As noted above, AstraZeneca’s petition once again raises our old friend FDC Act § 505A(o). That provision, titled “Prompt approval of drugs under section 355(j) when pediatric information is added to labeling,” and also known as the “Anti-Glucophage Provision” (or Section 11 of the Best Pharmaceuticals for Children Act) states:
(1) General rule – A drug for which an application has been submitted or approved under section 355(j) of this title shall not be considered ineligible for approval under that section or misbranded under section 352 of this title on the basis that the labeling of the drug omits a pediatric indication or any other aspect of labeling pertaining to pediatric use when the omitted indication or other aspect is protected by patent or by exclusivity under clause (iii) or (iv) of section 355(j)(5)(F) of this title.
(2) Labeling – Notwithstanding clauses (iii) and (iv) of section 355(j)(5)(F) of this title [(concerning 3-year new clinical investigation exclusivity)], the Secretary may require that the labeling of a drug approved under section 355(j) of this title that omits a pediatric indication or other aspect of labeling as described in paragraph (1) include—
(A) a statement that, because of marketing exclusivity for a manufacturer—
(i) the drug is not labeled for pediatric use; or
(ii) in the case of a drug for which there is an additional pediatric use not referred to in paragraph (1), the drug is not labeled for the pediatric use under paragraph (1); and
(B) a statement of any appropriate pediatric contraindications, warnings, or precautions that the Secretary considers necessary.
FDC Act § 505A(o) was front and center in an April 2015 FDA Letter Decision concerning approval of ANDAs for generic versions Otsuka Pharmaceutical Co.’s (“Otsuka’s”) ABILIFY (aripiprazole) with labeling that omitted information concerning pediatric patients and protected by orphan drug exclusivity. And, as noted above, that FDA Letter Decision led to litigation and a May 2015 decision in favor of FDA (which supported a labeling carve-out by generics) by the U.S. District Court for the District of Maryland (see our previous posts here and here).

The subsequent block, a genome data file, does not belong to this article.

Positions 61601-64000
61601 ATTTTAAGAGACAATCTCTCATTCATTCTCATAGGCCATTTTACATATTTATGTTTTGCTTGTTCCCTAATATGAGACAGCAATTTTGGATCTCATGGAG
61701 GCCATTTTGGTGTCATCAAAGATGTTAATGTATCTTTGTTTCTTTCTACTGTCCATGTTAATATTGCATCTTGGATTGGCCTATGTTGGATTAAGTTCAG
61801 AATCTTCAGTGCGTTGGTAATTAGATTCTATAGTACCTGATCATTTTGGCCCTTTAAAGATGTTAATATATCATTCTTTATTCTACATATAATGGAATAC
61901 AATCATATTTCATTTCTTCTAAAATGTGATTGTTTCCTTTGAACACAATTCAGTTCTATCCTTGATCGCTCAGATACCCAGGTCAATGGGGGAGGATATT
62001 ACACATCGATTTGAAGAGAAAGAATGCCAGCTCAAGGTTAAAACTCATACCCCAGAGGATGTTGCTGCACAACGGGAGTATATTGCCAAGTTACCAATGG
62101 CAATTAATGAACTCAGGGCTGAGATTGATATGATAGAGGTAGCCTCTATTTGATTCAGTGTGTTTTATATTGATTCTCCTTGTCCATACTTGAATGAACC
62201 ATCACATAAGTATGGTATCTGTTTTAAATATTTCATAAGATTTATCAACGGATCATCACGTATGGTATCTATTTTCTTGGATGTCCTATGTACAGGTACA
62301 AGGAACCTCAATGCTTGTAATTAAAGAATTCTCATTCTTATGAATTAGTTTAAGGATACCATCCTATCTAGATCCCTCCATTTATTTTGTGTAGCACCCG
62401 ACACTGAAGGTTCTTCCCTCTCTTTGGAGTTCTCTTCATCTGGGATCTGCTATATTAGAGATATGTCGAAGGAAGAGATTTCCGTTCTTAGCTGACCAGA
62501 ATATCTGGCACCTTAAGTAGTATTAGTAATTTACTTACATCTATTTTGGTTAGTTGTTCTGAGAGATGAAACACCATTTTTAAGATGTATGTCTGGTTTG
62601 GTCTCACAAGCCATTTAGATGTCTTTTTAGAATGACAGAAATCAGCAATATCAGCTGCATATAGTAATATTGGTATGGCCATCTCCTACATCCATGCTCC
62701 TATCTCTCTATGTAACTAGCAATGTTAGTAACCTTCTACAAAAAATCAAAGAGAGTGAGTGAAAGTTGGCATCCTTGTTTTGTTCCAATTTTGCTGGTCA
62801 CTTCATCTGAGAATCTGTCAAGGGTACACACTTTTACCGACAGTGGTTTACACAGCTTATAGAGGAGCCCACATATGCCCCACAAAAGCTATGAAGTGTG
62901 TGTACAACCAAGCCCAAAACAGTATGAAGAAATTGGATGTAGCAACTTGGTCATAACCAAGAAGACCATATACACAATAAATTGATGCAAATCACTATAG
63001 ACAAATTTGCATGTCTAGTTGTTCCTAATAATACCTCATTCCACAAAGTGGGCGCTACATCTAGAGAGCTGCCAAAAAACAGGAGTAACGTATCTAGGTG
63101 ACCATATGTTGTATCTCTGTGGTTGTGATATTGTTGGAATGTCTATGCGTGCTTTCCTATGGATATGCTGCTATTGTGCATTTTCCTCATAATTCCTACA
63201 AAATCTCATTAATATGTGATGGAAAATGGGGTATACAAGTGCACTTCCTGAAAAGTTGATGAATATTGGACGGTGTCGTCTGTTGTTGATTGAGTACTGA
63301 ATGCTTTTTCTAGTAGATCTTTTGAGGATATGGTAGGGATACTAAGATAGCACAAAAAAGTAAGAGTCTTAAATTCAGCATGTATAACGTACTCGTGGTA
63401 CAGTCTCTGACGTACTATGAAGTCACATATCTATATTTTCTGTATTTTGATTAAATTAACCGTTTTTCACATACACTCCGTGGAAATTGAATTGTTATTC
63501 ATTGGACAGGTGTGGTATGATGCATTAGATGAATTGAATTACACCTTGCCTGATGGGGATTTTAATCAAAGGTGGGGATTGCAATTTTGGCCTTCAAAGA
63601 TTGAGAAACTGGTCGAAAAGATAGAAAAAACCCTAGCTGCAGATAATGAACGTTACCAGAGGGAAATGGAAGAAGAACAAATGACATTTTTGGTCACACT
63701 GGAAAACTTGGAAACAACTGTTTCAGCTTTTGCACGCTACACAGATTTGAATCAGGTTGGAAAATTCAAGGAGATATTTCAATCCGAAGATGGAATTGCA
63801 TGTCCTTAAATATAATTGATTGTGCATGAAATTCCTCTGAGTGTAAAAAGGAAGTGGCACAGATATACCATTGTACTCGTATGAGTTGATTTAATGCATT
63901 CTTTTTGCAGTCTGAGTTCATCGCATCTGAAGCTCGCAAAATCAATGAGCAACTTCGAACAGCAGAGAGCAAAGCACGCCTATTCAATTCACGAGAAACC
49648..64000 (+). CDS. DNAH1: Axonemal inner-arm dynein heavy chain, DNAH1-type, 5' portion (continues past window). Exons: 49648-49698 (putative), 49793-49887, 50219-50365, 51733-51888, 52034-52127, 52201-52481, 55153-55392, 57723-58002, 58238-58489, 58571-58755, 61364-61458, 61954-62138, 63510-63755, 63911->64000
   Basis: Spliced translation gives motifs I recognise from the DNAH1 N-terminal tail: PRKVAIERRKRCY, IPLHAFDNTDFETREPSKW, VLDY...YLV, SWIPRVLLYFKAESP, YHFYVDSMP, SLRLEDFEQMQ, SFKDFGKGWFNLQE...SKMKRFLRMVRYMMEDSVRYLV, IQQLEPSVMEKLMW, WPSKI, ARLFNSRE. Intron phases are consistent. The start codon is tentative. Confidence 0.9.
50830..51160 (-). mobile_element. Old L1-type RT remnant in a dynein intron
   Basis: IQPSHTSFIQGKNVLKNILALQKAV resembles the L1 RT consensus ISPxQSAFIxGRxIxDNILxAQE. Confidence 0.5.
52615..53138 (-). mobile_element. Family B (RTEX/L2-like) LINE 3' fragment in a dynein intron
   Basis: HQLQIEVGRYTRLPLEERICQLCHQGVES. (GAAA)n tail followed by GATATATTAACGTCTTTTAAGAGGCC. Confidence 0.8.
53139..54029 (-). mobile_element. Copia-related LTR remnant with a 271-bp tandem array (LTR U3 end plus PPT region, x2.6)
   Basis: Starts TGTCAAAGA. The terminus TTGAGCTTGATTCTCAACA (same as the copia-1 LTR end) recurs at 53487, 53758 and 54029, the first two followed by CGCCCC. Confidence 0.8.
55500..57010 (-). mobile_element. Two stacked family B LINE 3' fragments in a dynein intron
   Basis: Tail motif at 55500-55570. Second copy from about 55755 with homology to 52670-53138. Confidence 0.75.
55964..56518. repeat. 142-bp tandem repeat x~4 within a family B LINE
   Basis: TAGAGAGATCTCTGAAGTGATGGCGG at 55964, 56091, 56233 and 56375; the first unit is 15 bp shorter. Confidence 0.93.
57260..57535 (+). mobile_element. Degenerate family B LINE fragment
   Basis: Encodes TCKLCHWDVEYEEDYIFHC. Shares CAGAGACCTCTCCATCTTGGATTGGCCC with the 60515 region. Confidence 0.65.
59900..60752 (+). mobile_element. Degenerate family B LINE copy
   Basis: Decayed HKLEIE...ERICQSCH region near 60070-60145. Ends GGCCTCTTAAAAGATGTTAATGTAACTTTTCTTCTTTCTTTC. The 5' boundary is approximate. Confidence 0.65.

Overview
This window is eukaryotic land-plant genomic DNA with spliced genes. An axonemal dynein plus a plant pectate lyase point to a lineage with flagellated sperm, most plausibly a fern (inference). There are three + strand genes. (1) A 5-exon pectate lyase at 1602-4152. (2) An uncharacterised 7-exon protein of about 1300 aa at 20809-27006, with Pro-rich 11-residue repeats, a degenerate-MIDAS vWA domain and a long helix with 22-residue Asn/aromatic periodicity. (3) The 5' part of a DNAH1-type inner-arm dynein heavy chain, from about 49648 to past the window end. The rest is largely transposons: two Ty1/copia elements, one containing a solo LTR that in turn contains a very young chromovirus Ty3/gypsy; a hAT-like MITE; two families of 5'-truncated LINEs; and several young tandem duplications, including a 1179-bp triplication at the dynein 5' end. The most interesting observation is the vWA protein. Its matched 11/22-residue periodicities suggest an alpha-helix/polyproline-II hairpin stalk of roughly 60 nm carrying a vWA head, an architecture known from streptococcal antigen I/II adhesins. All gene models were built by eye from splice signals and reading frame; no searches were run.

In the petition, AstraZeneca first asserts that the carve-out situation presented as a result of the recent approval of Supplement 033 for pediatric HoFH meets a three-part policy FDA laid out in the Agency’s April 2015 ABILIFY Letter Decision:
FDA has adopted a safety and efficacy policy (the “Policy”) that squarely applies to AstraZeneca’s protected pediatric HoFH labeling. Under the Policy, a generic drug is “misbranded” and “will not [be] approve[d]” where
- the reference-listed drug “is approved in adults and pediatric patients for the same indication”;
- “the pediatric information is protected by exclusivity and is significantly different from the information regarding use in adults for the same indication”; and
- “a carve-out of [the] pediatric information while the adult information is retained in the ANDA labeling may result in a potential safety risk to pediatric patients.”
Astra Zeneca argues that each criterion above is met in the case of CRESTOR. “Unlike Abilify, Crestor® meets all three of the Policy’s criteria and is therefore entitled to de facto exclusivity for the duration of AstraZeneca’s seven-year period of orphan drug exclusivity,” says AstraZeneca.
And regardless of whether or not the “Policy” applies here, says AstraZeneca, FDA may not carve out orphan drug exclusivity-protected pediatric HoFH information from ANDA and 505(b)(2) labeling because the Agency lacks the authority to do so, despite what the District of Maryland ruled in Otsuka, which is “incorrect and should be overturned.”